Jenni and I wanted to split some Doritoes, but the flavors were different. We picked a bag by the color and hoped for the best. Of course it worked out to be exactly what we wanted.

The two of us finished fairly quickly and ended up waiting just outside the store for everyone else. Due to the way it was constructed, we weren't truly outside. The shopping area was almost like an outdoor mall, but Woolworths was set back inside a a good sized alcove behind the gym entrance which was beneath it.

While Jenni and I waited, we couldn't resist the corner bakery that right there tempting us with its carbohydrates. I tried a pizza like concoction while Jenni opted for pastry that was stuffed and sweet. Either way, we enjoyed them while the rest of our team slowly joined us.

I was so thankful on the trip back to the hotel that we'd selected the fajitas. Between us, Jenni and I had only 7 bags. Poor Sylvia had at least 8 by herself. She was partnered with Karen who had maybe 5 or 6. I helped Becky with her bag of condiments never even realizing how attached I'd become to that yummy BBQ sauce.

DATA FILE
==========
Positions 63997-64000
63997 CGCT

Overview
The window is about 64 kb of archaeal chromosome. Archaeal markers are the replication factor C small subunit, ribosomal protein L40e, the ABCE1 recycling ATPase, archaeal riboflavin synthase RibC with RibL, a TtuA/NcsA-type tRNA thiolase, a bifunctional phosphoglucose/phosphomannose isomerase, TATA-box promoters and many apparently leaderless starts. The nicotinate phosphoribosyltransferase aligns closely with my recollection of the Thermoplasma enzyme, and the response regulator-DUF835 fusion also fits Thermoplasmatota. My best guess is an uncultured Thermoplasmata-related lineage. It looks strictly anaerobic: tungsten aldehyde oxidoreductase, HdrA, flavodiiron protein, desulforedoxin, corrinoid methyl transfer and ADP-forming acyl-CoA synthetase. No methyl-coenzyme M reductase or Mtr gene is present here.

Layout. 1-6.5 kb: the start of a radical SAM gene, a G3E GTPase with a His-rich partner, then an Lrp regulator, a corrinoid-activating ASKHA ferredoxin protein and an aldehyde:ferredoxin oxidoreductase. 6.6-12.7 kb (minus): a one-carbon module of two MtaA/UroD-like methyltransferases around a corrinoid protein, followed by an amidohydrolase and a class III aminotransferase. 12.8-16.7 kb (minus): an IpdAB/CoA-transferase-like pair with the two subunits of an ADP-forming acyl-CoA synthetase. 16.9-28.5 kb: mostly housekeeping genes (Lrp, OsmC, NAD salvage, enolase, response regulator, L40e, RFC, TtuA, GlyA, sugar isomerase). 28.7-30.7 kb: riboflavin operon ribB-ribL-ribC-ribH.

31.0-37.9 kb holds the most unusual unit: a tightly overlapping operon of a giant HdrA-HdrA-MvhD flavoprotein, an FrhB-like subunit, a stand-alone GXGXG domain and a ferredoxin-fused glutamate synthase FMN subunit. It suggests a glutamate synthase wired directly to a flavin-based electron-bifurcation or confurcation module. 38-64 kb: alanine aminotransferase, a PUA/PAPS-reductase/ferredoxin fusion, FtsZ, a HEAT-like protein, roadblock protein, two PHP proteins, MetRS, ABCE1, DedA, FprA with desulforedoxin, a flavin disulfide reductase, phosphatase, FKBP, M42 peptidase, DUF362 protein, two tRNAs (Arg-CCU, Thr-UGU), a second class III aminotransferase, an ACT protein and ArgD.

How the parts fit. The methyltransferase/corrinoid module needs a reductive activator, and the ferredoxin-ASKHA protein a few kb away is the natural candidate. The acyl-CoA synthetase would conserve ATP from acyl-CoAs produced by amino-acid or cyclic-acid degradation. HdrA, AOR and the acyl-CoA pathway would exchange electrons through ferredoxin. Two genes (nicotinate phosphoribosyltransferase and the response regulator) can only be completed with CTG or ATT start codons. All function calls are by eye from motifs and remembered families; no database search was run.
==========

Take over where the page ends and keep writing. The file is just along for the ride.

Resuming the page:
After much juggling, we made it to the hotel and stored most of the food in our apartment. Karen and Sylvia grabbed a quick bite to eat and headed back to the pool with Dawn, Lea and Laurette. Karen was interested in attending the Technical Meeting. I'm not sure why Sylvia went. Jenni and I relaxed in the room until time for us to head to the pool for our music practice time.

Natalie and Lindsay met us at the pool since they'd just gotten in that day. The team practice revealed another problem. The pool wasn't long enough. Every time they swam through the team routine, they'd run into the far wall - which was actually a lane line that divided the synchro section from the diving section.

Determining that the length wasn't regulation, we moved the lane line back. What's with us decorating the pool all the time? The team tried the lap again. And still ran into the lane line. At that point, Lea and Karen finally had a reason to have the "younguns - Lindsay, Natalie, Jenni" slow down.